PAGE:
Command over Burma had been exercised through the British War Office. In November 1940, Far Eastern Command, with its HQ in Singapore, had been created and took over responsibility for operations, training and planning. Successive commanders, however, had argued that the defence of Burma was integral to the defence of north eastern India and they believed that Burma should come under GHQ India. This was finally accepted on 12 December 1941. This arrangement was short lived however, for at the end of December, Burma came under the new ABDA Command. The Army in Burma continued to come under India for administration, reinforcements and supplies. Meanwhile, the Japanese had attacked Burma for the first time - capturing Victoria Point and bombing Mergui and Tavoy between 11th and 13th December..

The last reinforcement to reach Burma before the war was 16th Indian Infantry Brigade. The only source for the vast majority of reinforcements was India where a rapid expansion of the army was underway. First to arrive was 23 Garrison Company which went to Akyab in December 1941 (the company was relieved in January by 14th/7th Rajputs). First to arrive in Rangoon were 8th Indian Heavy Antiaircraft Battery and 3rd Indian Light Antiaircraft Battery on 31st December 1941. In early January, 17th Indian Infantry Division HQ arrived. Only one of its brigades, 46th, came with it, the other two being sent to Singapore. Next came 48th Indian Brigade, from 19th Indian Infantry Division. All these were recently raised, still in training and under equipped.

Most welcome was the arrival from Egypt of 7th Armoured Brigade, which unloaded themselves at Rangoon on 21st February 1942 and drove straight for the front. The brigade had originally been intended for Java. Promises of 14th Indian Division, two East African Brigades, 63 Indian Brigade, 18th British Infantry Division and 7th Australian Division came to very little, for only 63rd Indian Brigade arrived. The brigade arrived at Rangoon on 3rd March, together with some artillery, engineers and other support units. 14th Indian Division was not due until April (by which time there was nowhere for it to land after Rangoon had fallen). 18th Infantry Division was sent into captivity at Singapore and the Australians insisted that their 7th Division was needed for home defence. The East African brigades remained in East Africa.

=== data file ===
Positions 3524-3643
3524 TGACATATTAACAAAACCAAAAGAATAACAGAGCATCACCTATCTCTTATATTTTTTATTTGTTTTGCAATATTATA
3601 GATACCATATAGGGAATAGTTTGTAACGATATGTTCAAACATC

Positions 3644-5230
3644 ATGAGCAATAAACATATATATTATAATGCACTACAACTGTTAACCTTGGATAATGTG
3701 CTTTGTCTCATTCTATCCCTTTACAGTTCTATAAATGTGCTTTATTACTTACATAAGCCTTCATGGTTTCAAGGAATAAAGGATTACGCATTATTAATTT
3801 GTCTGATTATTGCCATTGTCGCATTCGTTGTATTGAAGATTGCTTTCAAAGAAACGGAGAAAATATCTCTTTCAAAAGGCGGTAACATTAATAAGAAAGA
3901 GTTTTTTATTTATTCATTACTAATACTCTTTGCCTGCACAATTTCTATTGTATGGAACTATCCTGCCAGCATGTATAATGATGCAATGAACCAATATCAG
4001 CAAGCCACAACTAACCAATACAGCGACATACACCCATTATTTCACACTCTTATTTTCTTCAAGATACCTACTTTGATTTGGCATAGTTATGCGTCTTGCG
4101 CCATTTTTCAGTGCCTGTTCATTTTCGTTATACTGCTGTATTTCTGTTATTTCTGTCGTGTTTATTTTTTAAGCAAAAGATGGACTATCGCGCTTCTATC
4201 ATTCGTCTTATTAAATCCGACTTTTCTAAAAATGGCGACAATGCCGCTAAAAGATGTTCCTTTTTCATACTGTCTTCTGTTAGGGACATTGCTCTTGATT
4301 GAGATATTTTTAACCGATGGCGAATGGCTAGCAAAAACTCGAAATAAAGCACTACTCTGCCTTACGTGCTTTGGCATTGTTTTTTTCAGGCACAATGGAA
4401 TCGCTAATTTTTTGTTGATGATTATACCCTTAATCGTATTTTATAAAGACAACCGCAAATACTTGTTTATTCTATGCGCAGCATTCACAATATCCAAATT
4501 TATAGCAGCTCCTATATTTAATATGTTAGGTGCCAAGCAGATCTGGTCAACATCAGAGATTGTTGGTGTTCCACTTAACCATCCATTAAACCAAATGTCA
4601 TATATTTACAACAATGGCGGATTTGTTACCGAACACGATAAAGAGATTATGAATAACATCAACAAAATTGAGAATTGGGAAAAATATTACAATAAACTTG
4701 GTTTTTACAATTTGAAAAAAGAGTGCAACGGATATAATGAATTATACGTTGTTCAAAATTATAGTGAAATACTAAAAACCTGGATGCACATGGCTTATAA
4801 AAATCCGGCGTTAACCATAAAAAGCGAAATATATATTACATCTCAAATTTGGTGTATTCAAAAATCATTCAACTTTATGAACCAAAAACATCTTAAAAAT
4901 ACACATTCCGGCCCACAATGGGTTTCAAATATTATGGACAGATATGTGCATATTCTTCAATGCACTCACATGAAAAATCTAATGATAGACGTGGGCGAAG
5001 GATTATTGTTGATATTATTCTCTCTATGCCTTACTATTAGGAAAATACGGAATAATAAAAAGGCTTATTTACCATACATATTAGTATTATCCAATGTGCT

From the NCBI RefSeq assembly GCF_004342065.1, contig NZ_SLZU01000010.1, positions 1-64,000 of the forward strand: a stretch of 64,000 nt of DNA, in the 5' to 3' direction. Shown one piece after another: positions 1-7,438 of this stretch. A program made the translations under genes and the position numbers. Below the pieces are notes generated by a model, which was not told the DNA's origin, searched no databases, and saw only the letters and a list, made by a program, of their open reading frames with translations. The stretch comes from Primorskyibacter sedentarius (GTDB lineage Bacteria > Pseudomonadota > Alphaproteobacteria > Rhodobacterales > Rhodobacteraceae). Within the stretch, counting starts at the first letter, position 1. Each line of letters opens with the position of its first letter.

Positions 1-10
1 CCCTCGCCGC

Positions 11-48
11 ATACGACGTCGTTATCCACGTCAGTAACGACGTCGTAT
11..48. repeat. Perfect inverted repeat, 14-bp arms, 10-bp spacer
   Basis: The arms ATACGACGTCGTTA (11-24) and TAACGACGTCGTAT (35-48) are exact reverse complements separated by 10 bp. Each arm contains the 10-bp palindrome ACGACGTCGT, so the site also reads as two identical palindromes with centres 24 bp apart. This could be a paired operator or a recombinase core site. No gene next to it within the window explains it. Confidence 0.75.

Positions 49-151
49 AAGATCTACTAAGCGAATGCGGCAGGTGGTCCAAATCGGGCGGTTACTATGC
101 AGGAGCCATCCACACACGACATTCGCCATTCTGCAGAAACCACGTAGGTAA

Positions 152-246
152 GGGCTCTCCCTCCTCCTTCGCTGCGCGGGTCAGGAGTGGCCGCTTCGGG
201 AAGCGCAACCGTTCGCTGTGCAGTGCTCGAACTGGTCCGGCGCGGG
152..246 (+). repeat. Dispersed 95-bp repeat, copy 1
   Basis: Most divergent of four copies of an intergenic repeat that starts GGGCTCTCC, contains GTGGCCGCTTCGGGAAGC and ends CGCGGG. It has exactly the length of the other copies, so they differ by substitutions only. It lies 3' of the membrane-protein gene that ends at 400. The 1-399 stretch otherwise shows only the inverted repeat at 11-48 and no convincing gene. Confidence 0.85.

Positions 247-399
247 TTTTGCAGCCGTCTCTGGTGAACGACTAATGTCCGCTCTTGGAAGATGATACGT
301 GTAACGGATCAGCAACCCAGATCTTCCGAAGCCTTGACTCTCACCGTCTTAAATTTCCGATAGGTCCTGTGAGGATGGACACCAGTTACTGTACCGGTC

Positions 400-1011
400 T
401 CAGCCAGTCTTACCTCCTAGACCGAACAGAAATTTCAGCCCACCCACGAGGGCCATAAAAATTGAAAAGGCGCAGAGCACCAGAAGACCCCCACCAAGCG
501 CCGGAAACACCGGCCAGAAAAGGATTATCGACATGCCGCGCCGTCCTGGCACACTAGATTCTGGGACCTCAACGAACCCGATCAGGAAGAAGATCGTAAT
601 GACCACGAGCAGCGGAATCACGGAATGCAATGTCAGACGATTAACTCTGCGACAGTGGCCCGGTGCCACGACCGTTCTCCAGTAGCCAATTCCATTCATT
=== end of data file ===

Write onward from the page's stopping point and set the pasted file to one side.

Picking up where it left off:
Additional reinforcements came from the Chinese. The 227th Regiment entered Burma in December 1941 and was later followed by the Chinese V, VI and LXVI Armies. Chinese operations centered on the defence of the Shan States, Karenni and the Sittang Valley.


06 February, 2012